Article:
[Ads-l] sporting man was Re: "shot" = 'hypodermic injection' (1889)

Jonathan Lighter wuxxmupp2000 at GMAIL.COM
Thu Feb 18 08:58:18 EST 2021


Without context, a  "sporting woman" predominantly meant prostitute. A
"sporting man," without context, covered various options, often unsavory,
from sportsman to gambler to pimp.

Both were euphemisms, "sporting" implying "playing" in some sense.

JL

On Thu, Feb 18, 2021 at 8:51 AM Amy West <medievalist at w-sts.com> wrote:

> On 2/18/21 00:00, ADS-L automatic digest system wrote:
> > Date:    Wed, 17 Feb 2021 17:03:26 -0800
> > From:    James Eric Lawson<jel at NVENTURE.COM>
> > Subject: Re: "shot" = 'hypodermic injection' (1889)
> >
> > Eureka (Nevada) weekly sentinel, June 16, 1888, Image 2, col 5:
> >
> > N. T. Richmond, a well-known
> > sporting man throughout the mining
> > camps of Eastern Nevada, met his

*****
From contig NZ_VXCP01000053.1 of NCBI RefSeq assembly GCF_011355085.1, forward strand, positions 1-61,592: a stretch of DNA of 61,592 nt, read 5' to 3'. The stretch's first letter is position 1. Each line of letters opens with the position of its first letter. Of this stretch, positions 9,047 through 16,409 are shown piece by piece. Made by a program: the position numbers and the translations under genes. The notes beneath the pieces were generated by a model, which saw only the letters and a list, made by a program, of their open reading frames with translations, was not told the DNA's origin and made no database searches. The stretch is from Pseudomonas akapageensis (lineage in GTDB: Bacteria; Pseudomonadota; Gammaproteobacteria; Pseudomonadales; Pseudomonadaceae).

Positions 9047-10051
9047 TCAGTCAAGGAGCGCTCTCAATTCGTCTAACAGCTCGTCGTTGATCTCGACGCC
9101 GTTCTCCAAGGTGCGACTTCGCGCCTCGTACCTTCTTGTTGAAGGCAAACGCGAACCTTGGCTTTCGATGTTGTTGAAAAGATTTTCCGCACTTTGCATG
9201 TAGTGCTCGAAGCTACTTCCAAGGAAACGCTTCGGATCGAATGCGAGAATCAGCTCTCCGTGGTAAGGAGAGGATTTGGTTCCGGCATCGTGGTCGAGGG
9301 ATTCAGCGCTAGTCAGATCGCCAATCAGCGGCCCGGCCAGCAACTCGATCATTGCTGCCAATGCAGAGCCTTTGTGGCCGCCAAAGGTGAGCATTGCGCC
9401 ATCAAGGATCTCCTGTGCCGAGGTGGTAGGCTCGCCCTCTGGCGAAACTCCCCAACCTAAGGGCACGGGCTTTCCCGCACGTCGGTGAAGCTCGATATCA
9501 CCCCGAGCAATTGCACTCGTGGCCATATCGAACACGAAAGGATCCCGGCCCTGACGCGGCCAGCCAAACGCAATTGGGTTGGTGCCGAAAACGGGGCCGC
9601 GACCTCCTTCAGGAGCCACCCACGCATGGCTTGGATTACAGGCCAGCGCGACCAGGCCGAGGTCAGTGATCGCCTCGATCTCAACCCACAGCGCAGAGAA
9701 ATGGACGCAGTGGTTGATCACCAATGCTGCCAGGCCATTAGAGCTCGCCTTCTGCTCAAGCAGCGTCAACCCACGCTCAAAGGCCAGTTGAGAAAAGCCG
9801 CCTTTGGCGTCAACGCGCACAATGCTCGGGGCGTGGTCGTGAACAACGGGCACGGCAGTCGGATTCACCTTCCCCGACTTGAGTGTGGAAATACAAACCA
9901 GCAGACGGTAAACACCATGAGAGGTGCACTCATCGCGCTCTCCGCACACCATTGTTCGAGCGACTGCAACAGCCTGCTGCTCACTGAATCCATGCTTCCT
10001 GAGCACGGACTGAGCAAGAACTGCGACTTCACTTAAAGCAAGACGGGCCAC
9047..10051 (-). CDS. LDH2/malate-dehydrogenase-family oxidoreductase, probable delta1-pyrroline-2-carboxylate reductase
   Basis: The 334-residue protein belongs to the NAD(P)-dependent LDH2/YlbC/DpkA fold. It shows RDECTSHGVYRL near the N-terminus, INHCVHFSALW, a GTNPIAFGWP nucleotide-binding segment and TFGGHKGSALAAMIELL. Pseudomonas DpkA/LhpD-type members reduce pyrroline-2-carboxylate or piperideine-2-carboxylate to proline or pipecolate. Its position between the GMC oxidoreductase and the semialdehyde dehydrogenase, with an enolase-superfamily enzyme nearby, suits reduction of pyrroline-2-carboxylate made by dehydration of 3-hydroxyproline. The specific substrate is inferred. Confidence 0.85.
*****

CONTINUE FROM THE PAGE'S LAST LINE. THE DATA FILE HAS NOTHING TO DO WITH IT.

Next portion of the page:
> > death in Tuscarora early this morning,
> > through a “shot” of morphine,
> > administered by an acquaintance for
> > the purpose of inducing sleep.
>
>
> Given the mention of "sporting woman" in a previous discussion on this
> list, or at least an instance of it in a historical cite, does "sporting
> man" have the same denotation as "sporting woman"?
>
> ---Amy West
>
> ------------------------------------------------------------
> The American Dialect Society - http://www.americandialect.org
>


-- 
"If the truth is half as bad as I think it is, you can't handle the truth."

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